Bat or bust: Broad wants big runs from batters in Ashes
Veteran quick says bowling speeds are "irrelevant" in Australia if the batters fail to pile on the runs
30 August 2020, 11:45 AM AEST
Stuart Broad says England's batters need to make big runs if they want to win the Ashes in Australia and curtail the output of run machine Steve Smith in 2021-22.
Broad, who finished England's six-Test summer against West Indies and Pakistan with 29 wickets at 13.41, has dismissed suggestions England must field fast bowlers capable of hitting speeds of 90mph (145kph) if they are to have success in Australia.
What is of top priority, says Broad, is England's batters making big individual scores and huge team totals like they did the last time they won on Australian soil in 2010-11, when they plundered the hosts' bowlers on the way to a drought-breaking 3-1 series win.
While England do possess express fast bowlers in Jofra Archer and Mark Wood, Broad says bowling speeds are "irrelevant" if the batters do not stand up.
"If you want to know what it takes to win Test matches in Australia, it's not whether you have someone who can get up to 95mph," Broad wrote in his column for the Mail on Sunday.
"Glenn McGrath was still pretty useful coming up to his 37th birthday and bowling at 80mph when his team had 500 runs on the board.
"We should take the focus off which bowlers are going to be selected for that series because it's an irrelevant conversation if you're going to be bowled out for 200. It’s equally irrelevant if you’re bowled out for 300. You need to be reaching the 400s.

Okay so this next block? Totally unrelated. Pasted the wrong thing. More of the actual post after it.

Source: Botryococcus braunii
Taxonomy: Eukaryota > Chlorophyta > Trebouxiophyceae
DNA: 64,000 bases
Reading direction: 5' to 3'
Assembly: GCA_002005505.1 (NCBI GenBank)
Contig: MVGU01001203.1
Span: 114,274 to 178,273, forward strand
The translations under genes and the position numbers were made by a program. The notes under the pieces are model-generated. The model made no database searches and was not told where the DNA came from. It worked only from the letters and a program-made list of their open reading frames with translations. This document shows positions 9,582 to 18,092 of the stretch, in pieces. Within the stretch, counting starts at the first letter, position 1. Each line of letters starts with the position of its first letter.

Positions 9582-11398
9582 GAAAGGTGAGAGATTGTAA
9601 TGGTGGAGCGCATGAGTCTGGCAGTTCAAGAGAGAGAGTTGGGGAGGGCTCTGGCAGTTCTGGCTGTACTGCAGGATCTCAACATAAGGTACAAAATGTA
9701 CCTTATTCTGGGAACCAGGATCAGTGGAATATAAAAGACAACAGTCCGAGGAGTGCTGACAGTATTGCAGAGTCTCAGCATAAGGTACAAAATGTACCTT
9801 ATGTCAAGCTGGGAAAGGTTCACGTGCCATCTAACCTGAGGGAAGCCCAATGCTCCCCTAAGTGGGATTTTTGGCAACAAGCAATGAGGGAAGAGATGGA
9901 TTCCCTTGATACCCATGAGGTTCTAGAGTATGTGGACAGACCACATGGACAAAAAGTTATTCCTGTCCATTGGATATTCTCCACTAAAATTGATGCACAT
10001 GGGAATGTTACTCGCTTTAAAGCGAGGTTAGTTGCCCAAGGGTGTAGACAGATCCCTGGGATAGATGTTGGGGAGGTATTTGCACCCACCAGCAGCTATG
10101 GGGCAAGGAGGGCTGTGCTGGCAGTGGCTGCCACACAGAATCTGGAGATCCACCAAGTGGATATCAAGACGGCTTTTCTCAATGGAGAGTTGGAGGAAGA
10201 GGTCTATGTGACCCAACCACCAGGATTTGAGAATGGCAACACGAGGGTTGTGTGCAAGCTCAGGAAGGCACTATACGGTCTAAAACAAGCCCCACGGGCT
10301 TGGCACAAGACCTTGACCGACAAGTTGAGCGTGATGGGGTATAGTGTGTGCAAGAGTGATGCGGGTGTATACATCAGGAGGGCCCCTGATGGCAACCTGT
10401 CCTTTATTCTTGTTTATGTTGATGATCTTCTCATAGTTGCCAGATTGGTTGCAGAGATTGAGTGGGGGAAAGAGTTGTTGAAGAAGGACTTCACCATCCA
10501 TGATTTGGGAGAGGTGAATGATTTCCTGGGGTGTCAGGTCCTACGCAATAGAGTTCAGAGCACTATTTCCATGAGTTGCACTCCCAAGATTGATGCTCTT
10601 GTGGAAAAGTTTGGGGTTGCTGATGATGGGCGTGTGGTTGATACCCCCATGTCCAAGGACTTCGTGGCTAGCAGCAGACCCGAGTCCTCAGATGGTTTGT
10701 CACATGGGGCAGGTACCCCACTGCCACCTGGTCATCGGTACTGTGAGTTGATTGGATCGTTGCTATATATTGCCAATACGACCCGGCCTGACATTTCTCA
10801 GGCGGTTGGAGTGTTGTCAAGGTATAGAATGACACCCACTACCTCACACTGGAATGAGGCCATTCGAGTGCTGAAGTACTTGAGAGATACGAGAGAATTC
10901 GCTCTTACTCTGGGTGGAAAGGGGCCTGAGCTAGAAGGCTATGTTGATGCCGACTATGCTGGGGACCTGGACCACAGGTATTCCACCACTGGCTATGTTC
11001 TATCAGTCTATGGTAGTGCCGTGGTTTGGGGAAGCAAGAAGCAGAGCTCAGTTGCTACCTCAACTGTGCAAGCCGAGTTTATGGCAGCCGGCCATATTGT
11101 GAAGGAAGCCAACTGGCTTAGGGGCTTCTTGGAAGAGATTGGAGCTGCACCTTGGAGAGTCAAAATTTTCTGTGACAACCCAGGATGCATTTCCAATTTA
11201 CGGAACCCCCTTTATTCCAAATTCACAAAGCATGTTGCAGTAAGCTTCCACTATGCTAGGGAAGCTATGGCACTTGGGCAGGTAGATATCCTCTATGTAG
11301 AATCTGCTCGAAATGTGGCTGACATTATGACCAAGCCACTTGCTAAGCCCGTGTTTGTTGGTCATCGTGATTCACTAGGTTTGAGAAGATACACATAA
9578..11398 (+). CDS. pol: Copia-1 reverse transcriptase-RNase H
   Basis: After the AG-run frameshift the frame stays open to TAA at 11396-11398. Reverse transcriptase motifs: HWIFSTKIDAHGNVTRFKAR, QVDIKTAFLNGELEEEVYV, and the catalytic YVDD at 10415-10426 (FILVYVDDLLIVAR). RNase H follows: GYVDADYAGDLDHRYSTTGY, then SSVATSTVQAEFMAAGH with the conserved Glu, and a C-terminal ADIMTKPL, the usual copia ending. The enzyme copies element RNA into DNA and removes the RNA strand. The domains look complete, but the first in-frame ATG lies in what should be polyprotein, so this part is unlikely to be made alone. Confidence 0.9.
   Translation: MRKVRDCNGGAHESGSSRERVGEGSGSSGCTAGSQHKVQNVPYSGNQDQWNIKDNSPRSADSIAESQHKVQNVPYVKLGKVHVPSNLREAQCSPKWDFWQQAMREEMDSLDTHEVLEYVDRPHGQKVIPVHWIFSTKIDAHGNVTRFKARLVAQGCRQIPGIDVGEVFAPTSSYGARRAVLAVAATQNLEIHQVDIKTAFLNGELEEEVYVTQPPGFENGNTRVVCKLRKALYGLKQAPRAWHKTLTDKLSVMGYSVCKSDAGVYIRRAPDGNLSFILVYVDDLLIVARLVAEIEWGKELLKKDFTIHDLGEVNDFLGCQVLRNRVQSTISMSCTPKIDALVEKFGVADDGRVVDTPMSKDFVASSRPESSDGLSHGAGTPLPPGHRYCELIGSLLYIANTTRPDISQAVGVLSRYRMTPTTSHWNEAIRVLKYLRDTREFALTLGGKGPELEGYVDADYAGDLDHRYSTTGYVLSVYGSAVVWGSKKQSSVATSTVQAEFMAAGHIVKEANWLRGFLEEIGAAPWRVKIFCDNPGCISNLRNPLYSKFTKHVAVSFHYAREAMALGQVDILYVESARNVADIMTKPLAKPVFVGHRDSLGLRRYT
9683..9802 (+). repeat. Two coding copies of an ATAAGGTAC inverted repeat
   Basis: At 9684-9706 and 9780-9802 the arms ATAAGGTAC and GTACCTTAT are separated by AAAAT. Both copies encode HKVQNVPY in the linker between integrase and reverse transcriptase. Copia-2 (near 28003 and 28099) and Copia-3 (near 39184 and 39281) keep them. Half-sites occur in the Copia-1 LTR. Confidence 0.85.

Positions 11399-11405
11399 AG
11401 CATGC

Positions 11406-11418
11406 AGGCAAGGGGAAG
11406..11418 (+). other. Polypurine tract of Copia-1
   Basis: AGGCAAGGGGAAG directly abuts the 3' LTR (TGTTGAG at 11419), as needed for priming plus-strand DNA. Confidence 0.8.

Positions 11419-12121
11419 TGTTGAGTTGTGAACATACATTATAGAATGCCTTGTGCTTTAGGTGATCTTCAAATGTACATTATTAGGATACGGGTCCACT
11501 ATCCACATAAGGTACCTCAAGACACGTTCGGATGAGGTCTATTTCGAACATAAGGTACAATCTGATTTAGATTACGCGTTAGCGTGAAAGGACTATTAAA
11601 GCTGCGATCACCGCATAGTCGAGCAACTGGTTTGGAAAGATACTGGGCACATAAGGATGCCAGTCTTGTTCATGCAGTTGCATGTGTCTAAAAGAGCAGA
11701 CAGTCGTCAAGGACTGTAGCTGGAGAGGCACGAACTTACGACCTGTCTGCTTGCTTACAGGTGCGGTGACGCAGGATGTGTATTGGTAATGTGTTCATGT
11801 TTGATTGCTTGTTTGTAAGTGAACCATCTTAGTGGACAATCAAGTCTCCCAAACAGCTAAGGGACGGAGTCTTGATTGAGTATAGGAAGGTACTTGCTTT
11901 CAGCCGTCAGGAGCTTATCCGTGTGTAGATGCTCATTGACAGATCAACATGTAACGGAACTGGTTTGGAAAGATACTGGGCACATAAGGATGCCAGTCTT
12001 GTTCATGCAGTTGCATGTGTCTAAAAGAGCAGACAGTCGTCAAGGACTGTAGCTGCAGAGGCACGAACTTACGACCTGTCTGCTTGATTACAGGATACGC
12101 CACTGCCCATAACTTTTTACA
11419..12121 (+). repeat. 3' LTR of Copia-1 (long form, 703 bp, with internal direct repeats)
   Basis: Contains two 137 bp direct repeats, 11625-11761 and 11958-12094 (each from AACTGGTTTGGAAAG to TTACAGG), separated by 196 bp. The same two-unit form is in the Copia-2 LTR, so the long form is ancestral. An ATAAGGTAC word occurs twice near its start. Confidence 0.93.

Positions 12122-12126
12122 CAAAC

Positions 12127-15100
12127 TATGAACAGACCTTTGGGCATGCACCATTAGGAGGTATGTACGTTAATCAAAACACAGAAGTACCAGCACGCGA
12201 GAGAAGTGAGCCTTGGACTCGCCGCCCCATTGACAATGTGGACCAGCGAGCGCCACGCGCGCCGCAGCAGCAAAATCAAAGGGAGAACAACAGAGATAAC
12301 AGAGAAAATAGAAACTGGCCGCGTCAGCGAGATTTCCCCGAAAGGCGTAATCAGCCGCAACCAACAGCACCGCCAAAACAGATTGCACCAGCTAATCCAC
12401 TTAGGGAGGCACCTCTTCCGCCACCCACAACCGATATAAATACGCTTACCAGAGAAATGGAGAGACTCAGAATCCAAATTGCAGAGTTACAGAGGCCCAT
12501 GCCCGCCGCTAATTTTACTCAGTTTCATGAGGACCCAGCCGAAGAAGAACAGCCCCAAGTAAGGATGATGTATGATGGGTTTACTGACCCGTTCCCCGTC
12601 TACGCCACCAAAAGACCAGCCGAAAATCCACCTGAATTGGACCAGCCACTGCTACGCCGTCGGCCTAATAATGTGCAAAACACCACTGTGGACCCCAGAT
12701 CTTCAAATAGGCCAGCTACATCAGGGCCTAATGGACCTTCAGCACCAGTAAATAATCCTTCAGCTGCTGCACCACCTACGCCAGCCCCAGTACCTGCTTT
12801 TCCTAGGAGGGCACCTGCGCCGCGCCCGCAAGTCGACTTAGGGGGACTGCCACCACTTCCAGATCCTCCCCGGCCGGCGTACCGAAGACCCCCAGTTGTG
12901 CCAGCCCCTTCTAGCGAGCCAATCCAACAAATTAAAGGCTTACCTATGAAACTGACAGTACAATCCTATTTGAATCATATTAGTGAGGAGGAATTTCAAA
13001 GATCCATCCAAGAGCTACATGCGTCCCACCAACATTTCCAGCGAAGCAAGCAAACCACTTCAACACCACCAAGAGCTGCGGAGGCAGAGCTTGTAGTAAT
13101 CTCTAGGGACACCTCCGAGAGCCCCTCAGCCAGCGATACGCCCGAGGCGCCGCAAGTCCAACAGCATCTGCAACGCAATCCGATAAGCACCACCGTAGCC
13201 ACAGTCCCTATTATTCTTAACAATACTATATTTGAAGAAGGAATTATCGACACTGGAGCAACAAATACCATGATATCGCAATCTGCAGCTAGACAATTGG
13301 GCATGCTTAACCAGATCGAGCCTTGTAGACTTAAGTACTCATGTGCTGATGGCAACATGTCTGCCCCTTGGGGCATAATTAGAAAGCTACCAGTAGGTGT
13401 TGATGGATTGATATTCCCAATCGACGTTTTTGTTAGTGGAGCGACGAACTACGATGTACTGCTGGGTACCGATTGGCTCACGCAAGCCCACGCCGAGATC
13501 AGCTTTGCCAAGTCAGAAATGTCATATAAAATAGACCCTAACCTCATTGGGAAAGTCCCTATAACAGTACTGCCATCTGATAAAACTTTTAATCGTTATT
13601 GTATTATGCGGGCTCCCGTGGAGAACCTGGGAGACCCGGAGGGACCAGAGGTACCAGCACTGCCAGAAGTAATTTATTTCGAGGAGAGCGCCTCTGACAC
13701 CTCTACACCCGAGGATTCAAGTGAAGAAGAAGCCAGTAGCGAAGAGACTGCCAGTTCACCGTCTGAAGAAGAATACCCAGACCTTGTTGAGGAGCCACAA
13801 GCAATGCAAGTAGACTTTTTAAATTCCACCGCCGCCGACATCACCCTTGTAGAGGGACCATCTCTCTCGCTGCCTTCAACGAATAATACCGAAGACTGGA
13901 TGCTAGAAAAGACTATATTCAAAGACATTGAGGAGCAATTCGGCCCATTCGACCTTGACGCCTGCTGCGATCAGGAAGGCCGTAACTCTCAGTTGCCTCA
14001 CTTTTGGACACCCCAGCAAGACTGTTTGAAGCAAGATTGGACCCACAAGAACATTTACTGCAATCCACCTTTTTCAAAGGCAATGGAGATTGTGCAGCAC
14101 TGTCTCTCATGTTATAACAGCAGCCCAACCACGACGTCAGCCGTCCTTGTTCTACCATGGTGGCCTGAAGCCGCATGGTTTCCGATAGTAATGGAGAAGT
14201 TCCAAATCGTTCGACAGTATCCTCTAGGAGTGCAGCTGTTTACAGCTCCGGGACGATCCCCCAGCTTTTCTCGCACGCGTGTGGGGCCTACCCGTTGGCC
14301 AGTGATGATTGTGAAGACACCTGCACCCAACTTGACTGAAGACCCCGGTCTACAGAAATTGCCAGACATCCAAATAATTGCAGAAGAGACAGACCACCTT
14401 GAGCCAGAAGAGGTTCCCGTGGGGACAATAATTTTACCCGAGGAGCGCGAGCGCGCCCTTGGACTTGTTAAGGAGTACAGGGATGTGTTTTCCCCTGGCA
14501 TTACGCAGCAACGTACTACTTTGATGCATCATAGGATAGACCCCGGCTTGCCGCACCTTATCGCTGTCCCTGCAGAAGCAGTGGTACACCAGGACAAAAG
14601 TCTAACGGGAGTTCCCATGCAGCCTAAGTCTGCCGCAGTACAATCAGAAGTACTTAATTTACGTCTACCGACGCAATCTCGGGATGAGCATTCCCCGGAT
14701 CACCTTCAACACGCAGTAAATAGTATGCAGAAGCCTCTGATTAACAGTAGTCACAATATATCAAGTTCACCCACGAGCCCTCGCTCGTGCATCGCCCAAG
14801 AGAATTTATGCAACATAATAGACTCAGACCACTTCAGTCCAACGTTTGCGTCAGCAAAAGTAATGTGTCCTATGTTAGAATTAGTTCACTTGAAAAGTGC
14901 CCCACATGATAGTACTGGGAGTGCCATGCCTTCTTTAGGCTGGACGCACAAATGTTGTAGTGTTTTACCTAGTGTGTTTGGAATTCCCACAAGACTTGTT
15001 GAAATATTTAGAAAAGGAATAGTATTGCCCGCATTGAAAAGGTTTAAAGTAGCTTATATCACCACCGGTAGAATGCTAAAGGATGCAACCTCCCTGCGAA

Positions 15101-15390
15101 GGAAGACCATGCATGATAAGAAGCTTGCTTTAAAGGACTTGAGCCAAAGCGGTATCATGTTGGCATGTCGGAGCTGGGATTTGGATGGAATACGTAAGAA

"Look back at when England last won there in 2010-11: Alastair Cook, Jonathan Trott and Kevin Pietersen all got big hundreds, scores of 150-plus. Ian Bell, Andrew Strauss and Matt Prior got hundreds, too.
"In all three wins, the team batted just once. Jimmy (Anderson), Tim Bresnan and Chris Tremlett bowled in the mid-80s and England made big totals."
In that 2010-11 series, England posted first-innings totals of 5-620dec, 513 and 644 in their three wins, while Cook amassed 766 runs in seven innings with three centuries.
Watching Cook pile on those runs in three of the five Ashes Tests was a young Steve Smith, who was far from the No.1 Test batter he is today.
Smith was the difference in the 2019 Ashes – his 774 runs earnt him the Compton-Miller Medal as the player of the series as Australia retained the Ashes on English soil for the first time since 2001.
And in the 2017-18 Ashes, Smith averaged 137.40 at home as the hosts racked up big first-innings totals to win 4-0.
While Smith is imperious in Australia, where he averages 71, Broad wants to see how well he goes after he has spent days in the field with a huge opposition total looming on the scoreboard.
"Steve Smith has batted against 90mph bowling throughout a career in which he averages the best part of 63," Broad said.
"But what he hasn't done often is go out to bat having been fielding for two days and the opposition having a huge score on the board.
"We need that mindset of keeping the opposition out there until the second evening."
While the next Ashes series might be 15 months away, Broad has been encouraged by the way England's batters performed inside the bio-secure bubble this northern summer.
Opener Dom Sibley dug in for a 374-ball 120 in second Test against the Windies, Zak Crawley scored a mammoth maiden Test century of 267 against Pakistan and Jos Buttler made significant contributions down the order, capped off with 152 in Southampton in the last Test.
"With Joe Root, Ollie Pope and Ben Stokes to factor in, we want to be in a position when we get to that tour where the Australians are thinking 'these boys can score runs'," Broad said.
"Things are looking positive."